When I stepped out of my beachfront hotel in Saint-Malo the night I arrived, I noticed a distinct lack of beach. Instead, there was only ocean: kilometres of choppy English Channel, uncomfortably close to the hotel’s entrance. But by noon the next day, the ocean was gone. As in, vanished. In its place was a beach that seemed to stretch forever. I squinted into the distance and eventually located the ocean – nearly 2km off the coast.

A walled French town on the coast of Brittany, Saint-Malo has the highest tides in Europe, with water that can rise 13m over the course of six hours. When the water goes out, it reveals several kilometres of ocean floor. But when it comes back, it comes back fast.

“You have to be careful,” the Hotel Beaufort’s receptionist, Rita Wyorek, warned me. “It comes in as fast as a person walking quickly.”

She said this with the sly confidence of someone who had perhaps raced the water just to see if she could. Large tidal variations occur up and down the English Channel, and their effects tend to be exaggerated by the shape of the bay. Saint-Malo’s location at the head of an estuary makes the phenomenon particularly dramatic because its bay fills with water from both the Atlantic and the Rance river.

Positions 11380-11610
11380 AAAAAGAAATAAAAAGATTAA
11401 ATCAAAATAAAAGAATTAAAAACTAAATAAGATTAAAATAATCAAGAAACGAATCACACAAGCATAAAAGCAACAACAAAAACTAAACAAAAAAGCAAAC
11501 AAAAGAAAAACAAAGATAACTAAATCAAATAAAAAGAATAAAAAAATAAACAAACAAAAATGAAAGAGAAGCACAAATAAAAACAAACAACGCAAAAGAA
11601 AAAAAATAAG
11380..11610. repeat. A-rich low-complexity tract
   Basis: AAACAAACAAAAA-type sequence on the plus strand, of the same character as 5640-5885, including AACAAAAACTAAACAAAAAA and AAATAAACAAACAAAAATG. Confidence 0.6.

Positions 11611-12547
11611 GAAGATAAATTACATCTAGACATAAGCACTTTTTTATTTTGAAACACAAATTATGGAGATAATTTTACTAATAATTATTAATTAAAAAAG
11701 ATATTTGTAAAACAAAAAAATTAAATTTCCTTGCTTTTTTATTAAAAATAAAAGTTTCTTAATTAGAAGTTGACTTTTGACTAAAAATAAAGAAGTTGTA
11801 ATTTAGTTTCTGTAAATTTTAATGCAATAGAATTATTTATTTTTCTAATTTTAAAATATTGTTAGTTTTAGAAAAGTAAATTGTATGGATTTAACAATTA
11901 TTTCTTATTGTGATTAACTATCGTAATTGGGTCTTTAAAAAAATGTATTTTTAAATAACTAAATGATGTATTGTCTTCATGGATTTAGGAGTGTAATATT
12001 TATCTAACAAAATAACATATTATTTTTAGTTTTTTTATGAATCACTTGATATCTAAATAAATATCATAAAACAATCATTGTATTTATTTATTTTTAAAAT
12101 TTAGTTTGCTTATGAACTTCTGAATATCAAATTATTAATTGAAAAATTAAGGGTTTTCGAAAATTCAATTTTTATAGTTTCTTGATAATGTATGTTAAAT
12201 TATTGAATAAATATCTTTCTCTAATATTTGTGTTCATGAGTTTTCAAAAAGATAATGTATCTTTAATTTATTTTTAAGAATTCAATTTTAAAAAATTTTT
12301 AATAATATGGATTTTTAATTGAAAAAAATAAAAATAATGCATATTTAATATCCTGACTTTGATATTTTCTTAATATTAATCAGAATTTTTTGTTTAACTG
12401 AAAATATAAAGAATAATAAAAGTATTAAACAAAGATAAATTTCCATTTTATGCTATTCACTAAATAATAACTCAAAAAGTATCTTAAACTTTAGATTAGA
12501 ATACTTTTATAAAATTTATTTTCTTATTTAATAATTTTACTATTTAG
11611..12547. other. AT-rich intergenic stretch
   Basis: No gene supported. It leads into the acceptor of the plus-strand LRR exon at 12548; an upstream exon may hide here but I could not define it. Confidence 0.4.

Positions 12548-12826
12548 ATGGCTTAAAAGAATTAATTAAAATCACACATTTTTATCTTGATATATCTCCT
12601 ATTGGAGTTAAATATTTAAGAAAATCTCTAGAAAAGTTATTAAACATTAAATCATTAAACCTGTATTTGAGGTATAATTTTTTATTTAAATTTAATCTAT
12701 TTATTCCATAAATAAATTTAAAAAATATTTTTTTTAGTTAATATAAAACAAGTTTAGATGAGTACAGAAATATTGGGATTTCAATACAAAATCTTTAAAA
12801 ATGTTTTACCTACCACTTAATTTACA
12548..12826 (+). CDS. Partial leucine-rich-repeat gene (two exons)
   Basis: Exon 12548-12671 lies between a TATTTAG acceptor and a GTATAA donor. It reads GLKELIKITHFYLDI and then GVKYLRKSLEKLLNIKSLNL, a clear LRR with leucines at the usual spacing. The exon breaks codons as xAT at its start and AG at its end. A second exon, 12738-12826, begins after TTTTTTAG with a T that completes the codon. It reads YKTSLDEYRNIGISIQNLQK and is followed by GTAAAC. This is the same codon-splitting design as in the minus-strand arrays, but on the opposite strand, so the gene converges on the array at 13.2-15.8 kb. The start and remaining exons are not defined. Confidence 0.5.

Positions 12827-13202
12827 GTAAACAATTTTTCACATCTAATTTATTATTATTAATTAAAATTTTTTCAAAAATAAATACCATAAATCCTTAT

While the town is hardly a secret, it’s somewhat overshadowed by its more famous sibling, Mont Saint-Michel, which attracts more than three and a half million visitors a year, compared with the little more than two million who make it to Saint-Malo. Located 55km west of Mont Saint-Michel and half an hour off the main highway, Saint-Malo tends to attract a more local crowd – a mix of French and British tourists who come for the beach and history, but end up captivated by the ocean’s wild vanishing act.